I would point out that from what I have read, it doesn't look like the IRS harrassed the conservative groups, but targetted them for additional scrutiny. I'm not aware of any additional audits or other enforcement activities. In fact, it would appear that additional scrutiny of a group of taxpayers would lead to better enforcement of the law. The IRS regularly scrutinizes subsets of taxpayers to determine whether there is widespread fraud or abuse. That being said, the targetting based on ideology was ridiculous. All similarly situated taxpayers regardless of ideology should have scrutinized.

    Are you just making stuff up? Weapon smuggling, stand-down orders, cover-up? Come on, do you have a source for any of that, or is it all conjecture no better than the conspiracy theories that popped up after 9/11?

    I'm not sure what to think of the AP story. Journalists have no automatic right to be immune to police or federal investigations, and they certainly have no expectation of privacy that would trump a lawfully obtained subpoena. The information obtained only included phone numbers being contacted by the AP at a time when classified materials were leaked. The AP can protect its sources, but the Federal Government has every right to investigate. If the AP didn't want its source to be identified, they could have used different methods of contact that would have avoided revealing their source. However, that might cross the line between receipt of illegally obtained and classified materials, and border on conspiring to reveal the classified documentation.
     
  8. classicaliberal thread starter macrumors regular

    classicaliberal

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    #8
    Do you actually believe this? Do you actually believe the constitution written to create a 'strong central government?'

    Have you actually read the words of the founders own writings?

    Have you cared to review the enumerated powers and the words of those who chose them so selectively?

    Do you understand the role the federal government was thought to play back then, compared to the role of the states?

    Say what you will about modern case-law and jurisprudence, but to suggest somehow that the founders intended a large federal government with nearly limitless powers validated through liberal redefinitions of the general welfare, necessary and proper, and necessary and proper clauses, is patently ridiculous.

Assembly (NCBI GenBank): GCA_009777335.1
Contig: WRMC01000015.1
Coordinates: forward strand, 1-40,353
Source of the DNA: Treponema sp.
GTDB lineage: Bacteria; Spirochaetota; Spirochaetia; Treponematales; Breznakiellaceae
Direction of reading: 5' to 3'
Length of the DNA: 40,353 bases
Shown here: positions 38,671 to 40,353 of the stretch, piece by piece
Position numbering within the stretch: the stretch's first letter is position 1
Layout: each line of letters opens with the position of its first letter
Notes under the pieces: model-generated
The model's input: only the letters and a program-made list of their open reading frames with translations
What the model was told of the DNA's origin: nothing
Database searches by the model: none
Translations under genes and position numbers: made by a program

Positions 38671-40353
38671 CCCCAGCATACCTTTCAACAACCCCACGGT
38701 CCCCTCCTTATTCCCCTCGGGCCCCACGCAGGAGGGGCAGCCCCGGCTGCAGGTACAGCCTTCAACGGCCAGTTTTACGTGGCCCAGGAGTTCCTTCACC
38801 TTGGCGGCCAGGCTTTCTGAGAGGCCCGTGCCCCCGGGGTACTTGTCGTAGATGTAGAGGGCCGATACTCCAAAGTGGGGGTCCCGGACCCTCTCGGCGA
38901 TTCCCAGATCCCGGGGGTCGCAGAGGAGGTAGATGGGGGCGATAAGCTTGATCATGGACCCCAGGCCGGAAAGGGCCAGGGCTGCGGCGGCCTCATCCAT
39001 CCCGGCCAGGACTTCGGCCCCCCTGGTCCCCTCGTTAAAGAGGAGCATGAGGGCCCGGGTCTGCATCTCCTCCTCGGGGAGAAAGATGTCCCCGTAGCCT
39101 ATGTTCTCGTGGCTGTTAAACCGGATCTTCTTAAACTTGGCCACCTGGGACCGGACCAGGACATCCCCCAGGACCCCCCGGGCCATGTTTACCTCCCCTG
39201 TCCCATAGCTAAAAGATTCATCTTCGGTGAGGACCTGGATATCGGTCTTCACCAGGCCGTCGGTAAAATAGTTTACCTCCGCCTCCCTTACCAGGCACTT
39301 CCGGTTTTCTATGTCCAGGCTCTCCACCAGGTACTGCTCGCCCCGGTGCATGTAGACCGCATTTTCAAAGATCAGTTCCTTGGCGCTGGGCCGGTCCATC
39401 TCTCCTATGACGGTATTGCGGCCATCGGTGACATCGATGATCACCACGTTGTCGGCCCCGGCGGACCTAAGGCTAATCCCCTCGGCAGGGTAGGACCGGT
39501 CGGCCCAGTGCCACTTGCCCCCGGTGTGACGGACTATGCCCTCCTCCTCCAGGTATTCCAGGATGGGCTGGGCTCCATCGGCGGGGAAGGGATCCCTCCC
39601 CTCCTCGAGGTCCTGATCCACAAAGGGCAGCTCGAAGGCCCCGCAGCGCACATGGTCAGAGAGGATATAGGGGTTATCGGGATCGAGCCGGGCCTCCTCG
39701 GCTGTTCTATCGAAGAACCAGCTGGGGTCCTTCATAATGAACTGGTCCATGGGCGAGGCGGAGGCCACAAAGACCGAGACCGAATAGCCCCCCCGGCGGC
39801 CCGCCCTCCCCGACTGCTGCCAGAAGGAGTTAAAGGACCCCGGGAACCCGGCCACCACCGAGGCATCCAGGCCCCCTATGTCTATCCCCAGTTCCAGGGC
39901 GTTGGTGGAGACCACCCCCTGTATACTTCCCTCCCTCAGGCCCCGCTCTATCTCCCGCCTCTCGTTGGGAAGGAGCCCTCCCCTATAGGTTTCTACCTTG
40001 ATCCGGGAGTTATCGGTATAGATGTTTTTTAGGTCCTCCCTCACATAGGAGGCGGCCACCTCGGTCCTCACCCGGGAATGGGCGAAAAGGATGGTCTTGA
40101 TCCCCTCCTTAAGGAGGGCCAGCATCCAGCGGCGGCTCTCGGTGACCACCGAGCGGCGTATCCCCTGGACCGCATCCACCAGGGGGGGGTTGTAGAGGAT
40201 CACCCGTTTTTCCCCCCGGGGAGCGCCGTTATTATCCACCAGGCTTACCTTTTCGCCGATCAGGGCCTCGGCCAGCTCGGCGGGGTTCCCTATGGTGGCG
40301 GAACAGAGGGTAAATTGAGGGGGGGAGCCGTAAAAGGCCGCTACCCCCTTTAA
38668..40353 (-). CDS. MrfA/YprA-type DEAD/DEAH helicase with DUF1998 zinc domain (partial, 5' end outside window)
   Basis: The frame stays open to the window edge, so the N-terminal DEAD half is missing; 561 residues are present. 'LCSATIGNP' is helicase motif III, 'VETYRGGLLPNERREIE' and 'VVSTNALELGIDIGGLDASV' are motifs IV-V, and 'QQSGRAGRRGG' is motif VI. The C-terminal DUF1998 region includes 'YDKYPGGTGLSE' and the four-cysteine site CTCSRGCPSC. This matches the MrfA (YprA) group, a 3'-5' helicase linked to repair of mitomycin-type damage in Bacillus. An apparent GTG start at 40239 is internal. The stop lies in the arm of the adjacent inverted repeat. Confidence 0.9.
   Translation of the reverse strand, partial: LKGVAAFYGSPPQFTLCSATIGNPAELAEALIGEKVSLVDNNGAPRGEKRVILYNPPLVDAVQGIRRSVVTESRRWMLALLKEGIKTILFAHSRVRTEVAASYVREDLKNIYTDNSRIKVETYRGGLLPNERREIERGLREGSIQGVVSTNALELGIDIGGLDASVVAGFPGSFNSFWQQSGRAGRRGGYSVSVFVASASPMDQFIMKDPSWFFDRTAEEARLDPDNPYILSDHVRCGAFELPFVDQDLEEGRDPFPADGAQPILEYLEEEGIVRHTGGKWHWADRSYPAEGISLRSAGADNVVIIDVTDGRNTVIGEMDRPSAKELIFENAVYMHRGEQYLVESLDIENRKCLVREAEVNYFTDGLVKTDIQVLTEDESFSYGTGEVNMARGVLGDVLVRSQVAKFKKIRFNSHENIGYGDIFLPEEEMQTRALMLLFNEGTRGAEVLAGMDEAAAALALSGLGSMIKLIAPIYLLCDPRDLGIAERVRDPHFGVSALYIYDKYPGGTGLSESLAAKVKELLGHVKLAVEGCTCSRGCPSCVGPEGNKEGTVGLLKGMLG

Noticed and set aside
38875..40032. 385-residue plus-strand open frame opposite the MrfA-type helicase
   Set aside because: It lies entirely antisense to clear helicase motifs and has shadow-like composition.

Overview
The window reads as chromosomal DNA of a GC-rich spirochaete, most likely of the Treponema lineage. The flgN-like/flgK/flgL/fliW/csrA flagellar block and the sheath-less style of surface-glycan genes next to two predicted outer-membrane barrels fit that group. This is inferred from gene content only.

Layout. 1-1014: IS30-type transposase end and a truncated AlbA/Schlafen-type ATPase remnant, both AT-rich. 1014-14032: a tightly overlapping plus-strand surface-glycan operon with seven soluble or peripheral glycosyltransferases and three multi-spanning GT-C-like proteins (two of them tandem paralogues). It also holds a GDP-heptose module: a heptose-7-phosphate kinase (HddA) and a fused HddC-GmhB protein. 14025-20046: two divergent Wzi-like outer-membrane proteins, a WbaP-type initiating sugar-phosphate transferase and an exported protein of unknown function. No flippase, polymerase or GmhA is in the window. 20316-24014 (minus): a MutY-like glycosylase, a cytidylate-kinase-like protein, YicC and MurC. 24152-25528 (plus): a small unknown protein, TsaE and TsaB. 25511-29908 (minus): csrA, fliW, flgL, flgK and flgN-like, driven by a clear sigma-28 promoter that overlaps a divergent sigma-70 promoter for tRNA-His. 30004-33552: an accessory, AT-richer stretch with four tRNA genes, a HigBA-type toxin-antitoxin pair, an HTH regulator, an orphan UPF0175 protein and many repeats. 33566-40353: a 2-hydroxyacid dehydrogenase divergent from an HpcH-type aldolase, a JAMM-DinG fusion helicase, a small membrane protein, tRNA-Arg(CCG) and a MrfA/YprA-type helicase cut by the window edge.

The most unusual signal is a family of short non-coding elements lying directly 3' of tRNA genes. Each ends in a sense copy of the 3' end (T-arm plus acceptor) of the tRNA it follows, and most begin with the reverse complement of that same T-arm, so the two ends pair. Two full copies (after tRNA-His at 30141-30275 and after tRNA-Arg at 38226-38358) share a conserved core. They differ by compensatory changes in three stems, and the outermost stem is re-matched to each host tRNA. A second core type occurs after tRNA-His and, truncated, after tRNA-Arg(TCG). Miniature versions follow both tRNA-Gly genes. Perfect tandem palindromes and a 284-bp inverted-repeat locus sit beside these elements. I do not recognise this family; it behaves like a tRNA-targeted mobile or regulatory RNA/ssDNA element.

Those learned enough to quote such clauses, are usually the first to admit these were not the direct intentions of the founders - they just disagree that it matters what they thought. Such is the argument behind the 'living document' vs. 'original intent'.

    As for an example, the best example would be 20th century U.S.
    Next you'll bring up racism, and slavery, as if such things are requisite components of smaller government and a more free people. Such arguments are so patently ridiculous, and clearly represent a failure of understanding correlation/causation, such that they hardly merit a well-considered response.

    Suffice to say, a society that truly values liberty, values it for all people, of all stripes, colors, creeds. A country where all mean are created equal...
     
  9. Michael Goff macrumors G3

    Michael Goff

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    #9
    The founders that owned slaves and originally only wanted white male landowners to vote? :confused:
     
  10. classicaliberal, May 14, 2013
    Last edited: May 14, 2013

    classicaliberal thread starter macrumors regular

    classicaliberal

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    #10
    I'm glad you agree that the targeting based on ideology was 'ridiculous'. I'd say it's more than ridiculous, even tyrannical, but we're splitting hairs.

    As for 'harassment', we perhaps simply differ on the word. Anytime the IRS requires you to document things beyond normal protocol, especially for political purposes, there is the implied threat of force which backs them up. You will do what they say, or they could arrest you at gun point, charge you, try you, and jail you. You may not consider this harassment, but I do.

    The IRS is far too powerful of an institution to have citizens even remotely concerned about being unfairly or politically targeted. If they are, I consider it harassment almost immediately. Furthermore, details will contintue to come out on this issue in the coming weeks - I'd wager we'll see plenty evidence of harassment by the time it's said and done.


    Weapon smuggling to syrian fighters is an accusation that has been made by several high-ranking officials including U.S. senators. It most likely hasn't been covered on MSNBC, and who knows if we'll ever find out if there's any truth to it, but it is a serious accusation none-the-less and deserves to be treated as such.